Add a Burst of Colour with Calla Lilies

Calla Lilies, also known as Zantedeschia, are beautiful flowers which offer an attractive colour range, are easy to cultivate and are suitable to be grown outdoors or as houseplants inside. These irresistible flowers produce blooms from May all the way through to October, and make excellent cut flowers as they have a long vase life of up to 2 weeks.

Calla Lily Top Picks

Lavender Gem

A stunning lavender-violet Zantedeschia which produces funnel shaped flower heads and glossy foliage.

Morning Sun

Morning Sun is stunning Calla Lily with gradient petals blooming in yellow to pink shades.

Prado

A beautiful deep burgundy red Zantedeschia with sturdy green stems and large glossy speckled leaves.

Elliottiana

This Calla Lily has glorious golden yellow trumpet-shaped flowers which blend into green flecked foliage.

Rehmannii

Rehmannii has creamy blush pink flowers contrasting with lovely green stems for a beautiful floral display.

Flame

These sizzling flowers become less yellow and more orange-red as they age, living up to their Flame name.

Lipstick

This vivid pink Zantedeschia stands out and will be a lovely bright addition to your summer garden.

Black Magic

Contrary to the name, this bright Calla Lily is actually an eye-catching yellow! The zesty flower sits on dark green foliage.

Planting Guide

Zantedeschia grow best in full sun or partial shade and in organically rich, moist, well-drained soil. They are well suited for bog or marsh gardens, for planting near ponds and streams, or as border plants or for containers. When to plant: any time between Feb and June, but only after any danger of frost has passed.

IN THE GROUND

  • Choose a sheltered position and add some well-rotted organic matter before planting.
  • Plant the Zantedeschia tubers 10cm deep and about 30cm apart.
  • Set the tubers with the growing tips facing up. Cover them with soil and water as needed. Mulch to keep down weeds and conserve soil moisture.
  • Provide consistent moisture during the growing season and do not allow the soil to dry out.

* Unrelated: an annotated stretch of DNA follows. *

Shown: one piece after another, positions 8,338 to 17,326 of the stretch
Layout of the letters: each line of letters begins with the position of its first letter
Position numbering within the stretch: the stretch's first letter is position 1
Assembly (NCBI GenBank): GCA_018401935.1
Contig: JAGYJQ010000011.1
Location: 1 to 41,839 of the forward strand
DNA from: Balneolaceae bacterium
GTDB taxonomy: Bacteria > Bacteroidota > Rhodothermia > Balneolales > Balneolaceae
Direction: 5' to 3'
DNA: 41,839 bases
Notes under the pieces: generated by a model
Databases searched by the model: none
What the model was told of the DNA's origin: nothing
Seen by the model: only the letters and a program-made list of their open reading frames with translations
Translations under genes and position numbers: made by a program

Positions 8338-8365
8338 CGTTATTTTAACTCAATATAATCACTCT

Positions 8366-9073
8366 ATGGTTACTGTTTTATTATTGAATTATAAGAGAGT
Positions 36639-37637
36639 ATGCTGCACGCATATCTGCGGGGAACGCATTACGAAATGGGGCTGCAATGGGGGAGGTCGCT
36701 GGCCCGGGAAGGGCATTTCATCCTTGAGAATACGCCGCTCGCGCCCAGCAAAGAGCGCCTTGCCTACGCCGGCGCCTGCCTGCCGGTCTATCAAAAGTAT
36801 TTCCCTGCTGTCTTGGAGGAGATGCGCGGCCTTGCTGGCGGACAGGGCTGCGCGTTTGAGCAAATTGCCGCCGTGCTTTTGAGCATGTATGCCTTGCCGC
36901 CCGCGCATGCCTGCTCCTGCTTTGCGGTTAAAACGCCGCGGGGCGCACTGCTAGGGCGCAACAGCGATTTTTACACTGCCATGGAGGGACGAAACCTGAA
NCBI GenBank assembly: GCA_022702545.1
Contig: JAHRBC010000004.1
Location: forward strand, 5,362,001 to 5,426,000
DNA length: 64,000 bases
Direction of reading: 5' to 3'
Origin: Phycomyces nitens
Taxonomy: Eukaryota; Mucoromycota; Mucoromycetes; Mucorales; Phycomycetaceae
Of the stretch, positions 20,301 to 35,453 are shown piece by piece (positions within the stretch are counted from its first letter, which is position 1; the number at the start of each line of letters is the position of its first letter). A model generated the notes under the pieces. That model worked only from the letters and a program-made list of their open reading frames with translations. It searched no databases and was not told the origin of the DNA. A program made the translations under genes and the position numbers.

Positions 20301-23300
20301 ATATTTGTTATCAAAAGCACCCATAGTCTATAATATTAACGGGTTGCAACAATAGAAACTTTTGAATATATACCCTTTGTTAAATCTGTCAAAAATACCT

IN POTS

  • Calla Lilies can grow as tall as 2 to 4 feet, so a tall, narrow pot is better container than a wide, shallow one.
  • Place the tuber so it is lying horizontally, with the eyes facing upwards.
  • Cover the bulb loosely and give it enough water just to dampen the soil.
  • Set your tall pots in a sunny spot where they will get a bit of shade in the afternoon and fill the saucer under the pot with water.

AFTER CARE

  • Feed with a balanced liquid fertiliser once a month until the flowers have faded.
  • Mulch annually in autumn with well rotted garden compost or manure.
  • Snip off blossoms as they start to fade, using clean and sterilised gardening shears.

Top 10 Exotic and Unusual Varieties

There’s nothing like bringing a taste of the exotic to your garden. Vibrant and unusual varieties can make a fabulous statement in your garden, and transform your usual summer display. When these plants come to life they cannot be beaten for vibrancy and interest.

We’ve chosen ten of our favourites for making a real impact;


1. Canna Tropicanna®
These vigorous growing Canna grow really well in the UK. The spears of foliage are an amazing sight caught in sunlight, with tropical flowers simply an added bonus!

2. Zantedeschia
An increasingly popular choice, these distinctive flowers, known as Calla Lilies, are an expensive treat that can be grown indoors, or outside.